O’rly? is what I think my exact response was. Of course it must have been paired with an incredulous facial expression because she repeated what she said with a little bit of defensiveness in her voice and expanded a little bit like she was talking to a child. Given all I know about Fibromyalgia, that was NOT what I was expecting to hear from a top-rated Rheumatologist. It felt like the appointment came to a screeching halt. I was so shocked that I had trouble forming a sentence to tell her what I knew. I see in a month or so, which means I’ll be printing out a metric shit-ton of articles that I’ve shared here proving it’s not just neurological and not “brought on by lack of sleep” but that there’s actually an issue with the nerves. That it’s biologically based. That it can’t be remedied with sleep. I’ve tried. Chronic Fatigue Syndrome is part of the disorder. It doesn’t mean I’m not getting enough sleep. It means that no matter how much sleep I get my body doesn’t recognize it as “enough.” There will never be enough recuperative sleep or rather… I will always go through phases where my body doesn’t recognize that I’m actually getting enough sleep.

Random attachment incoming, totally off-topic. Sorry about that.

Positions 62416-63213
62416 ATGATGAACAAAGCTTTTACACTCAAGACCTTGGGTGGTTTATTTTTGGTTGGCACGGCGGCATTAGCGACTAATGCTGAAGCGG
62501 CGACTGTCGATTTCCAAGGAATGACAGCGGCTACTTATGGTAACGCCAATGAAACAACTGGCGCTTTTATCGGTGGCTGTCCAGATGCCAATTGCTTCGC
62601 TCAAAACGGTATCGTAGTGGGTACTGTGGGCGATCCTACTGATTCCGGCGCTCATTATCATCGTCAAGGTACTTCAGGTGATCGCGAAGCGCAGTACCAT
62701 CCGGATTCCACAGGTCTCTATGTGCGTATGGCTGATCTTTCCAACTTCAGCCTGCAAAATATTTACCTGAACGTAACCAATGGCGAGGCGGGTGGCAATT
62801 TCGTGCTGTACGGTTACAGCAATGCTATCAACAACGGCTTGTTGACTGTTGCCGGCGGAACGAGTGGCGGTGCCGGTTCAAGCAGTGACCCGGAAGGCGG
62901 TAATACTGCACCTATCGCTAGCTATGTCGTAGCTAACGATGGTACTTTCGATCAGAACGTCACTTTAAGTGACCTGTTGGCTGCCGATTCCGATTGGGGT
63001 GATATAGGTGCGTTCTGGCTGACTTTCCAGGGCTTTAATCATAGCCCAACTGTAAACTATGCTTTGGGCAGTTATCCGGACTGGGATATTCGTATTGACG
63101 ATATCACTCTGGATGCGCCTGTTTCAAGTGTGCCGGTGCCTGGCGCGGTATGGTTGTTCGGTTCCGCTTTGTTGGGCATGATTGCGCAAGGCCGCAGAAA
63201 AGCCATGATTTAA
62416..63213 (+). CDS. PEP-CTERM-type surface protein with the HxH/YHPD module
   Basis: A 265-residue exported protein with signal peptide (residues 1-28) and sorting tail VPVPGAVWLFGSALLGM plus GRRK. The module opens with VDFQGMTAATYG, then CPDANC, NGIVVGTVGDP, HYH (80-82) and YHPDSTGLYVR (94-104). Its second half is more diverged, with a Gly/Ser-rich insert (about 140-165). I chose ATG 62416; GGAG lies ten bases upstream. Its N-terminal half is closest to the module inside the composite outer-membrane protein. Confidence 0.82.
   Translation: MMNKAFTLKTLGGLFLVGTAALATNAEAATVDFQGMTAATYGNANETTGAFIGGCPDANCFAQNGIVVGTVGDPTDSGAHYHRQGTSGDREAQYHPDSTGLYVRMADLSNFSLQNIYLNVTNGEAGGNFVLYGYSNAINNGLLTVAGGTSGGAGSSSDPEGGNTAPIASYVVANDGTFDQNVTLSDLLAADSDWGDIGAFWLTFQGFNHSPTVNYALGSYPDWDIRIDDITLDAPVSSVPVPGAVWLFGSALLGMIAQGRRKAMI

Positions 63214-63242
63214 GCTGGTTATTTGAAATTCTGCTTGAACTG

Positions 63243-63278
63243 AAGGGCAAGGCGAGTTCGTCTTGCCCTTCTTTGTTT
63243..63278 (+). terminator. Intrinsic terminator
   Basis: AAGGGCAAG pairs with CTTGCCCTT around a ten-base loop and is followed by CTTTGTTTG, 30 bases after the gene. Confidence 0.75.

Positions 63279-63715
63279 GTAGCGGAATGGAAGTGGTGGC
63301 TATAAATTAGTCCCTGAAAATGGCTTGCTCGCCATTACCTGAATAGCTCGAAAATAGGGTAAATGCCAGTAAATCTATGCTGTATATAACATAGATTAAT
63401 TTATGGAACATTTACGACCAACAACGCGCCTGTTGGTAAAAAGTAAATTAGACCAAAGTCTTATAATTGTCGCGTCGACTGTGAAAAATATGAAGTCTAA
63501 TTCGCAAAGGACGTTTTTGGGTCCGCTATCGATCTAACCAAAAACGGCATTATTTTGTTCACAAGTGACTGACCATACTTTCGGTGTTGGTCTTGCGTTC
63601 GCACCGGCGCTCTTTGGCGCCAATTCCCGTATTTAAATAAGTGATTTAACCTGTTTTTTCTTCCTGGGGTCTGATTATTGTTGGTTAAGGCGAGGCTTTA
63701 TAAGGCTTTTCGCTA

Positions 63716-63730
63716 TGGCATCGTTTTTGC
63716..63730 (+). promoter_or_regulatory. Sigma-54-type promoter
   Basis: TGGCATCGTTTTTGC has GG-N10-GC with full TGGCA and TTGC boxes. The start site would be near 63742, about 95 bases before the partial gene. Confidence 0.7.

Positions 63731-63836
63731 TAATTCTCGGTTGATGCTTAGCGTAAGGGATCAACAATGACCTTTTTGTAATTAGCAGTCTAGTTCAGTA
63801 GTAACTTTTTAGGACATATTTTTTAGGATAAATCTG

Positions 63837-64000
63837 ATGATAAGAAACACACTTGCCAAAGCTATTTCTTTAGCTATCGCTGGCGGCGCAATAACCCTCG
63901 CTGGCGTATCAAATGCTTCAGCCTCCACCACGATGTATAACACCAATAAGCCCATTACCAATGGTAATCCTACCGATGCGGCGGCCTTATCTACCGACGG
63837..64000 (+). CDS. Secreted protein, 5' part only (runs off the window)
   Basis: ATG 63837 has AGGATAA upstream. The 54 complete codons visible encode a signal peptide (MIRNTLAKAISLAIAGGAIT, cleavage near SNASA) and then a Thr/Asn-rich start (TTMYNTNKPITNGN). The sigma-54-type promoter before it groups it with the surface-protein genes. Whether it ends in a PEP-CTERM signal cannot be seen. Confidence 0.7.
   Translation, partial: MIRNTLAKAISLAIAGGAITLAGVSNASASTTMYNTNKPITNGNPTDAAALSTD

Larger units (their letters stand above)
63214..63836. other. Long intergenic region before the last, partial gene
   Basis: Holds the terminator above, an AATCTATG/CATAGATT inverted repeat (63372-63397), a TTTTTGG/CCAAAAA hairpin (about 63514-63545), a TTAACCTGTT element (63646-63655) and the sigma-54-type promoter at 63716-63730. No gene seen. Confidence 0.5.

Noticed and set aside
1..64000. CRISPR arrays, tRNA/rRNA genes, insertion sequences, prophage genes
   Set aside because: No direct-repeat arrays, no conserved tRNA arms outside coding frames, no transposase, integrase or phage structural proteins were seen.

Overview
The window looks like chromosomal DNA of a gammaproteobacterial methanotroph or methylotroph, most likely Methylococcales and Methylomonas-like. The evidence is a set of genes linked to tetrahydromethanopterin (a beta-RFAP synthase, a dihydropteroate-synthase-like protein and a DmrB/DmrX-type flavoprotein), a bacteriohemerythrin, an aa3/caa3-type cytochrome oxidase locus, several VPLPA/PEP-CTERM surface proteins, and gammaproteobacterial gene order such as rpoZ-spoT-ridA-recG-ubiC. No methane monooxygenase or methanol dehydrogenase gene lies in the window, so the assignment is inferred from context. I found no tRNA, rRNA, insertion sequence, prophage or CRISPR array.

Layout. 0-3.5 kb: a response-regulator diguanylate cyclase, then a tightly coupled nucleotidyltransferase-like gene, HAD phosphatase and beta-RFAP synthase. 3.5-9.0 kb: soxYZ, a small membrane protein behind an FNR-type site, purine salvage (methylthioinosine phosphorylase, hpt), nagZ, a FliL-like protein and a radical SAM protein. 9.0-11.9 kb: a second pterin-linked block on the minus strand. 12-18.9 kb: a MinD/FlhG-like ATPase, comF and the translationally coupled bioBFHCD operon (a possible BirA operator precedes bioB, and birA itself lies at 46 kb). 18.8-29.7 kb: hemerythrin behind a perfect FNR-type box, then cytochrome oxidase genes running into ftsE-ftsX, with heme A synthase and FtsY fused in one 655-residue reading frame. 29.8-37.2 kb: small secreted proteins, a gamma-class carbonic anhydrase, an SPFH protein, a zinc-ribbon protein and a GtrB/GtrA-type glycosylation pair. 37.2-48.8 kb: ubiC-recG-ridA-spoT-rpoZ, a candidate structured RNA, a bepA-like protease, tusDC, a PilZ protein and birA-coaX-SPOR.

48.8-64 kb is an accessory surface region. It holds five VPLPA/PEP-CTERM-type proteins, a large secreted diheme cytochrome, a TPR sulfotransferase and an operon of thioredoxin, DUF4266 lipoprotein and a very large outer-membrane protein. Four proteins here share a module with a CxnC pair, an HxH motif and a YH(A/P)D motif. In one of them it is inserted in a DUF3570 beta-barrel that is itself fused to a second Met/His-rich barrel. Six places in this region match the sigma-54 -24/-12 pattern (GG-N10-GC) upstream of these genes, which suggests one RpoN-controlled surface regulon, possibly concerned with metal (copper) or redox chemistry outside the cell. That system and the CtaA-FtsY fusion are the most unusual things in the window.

But then this is part of why I’ve blogged about the fact that I don’t think a Rheumatologist is THE Doctor to treat Fibromyalgia. We need a Fibromyalgist. Not treatment between several different doctors… a doctor who specializes mainly/only in Fibromyalgia and related/similar disorders. It’s my own fault for going into this with really high expectations and hopes. Fibromyalgia may be one of the disorders that this office can diagnose and treat, and call it one of their specialties, but it just means that they’re qualified to diagnose it. Anyway, there’s more.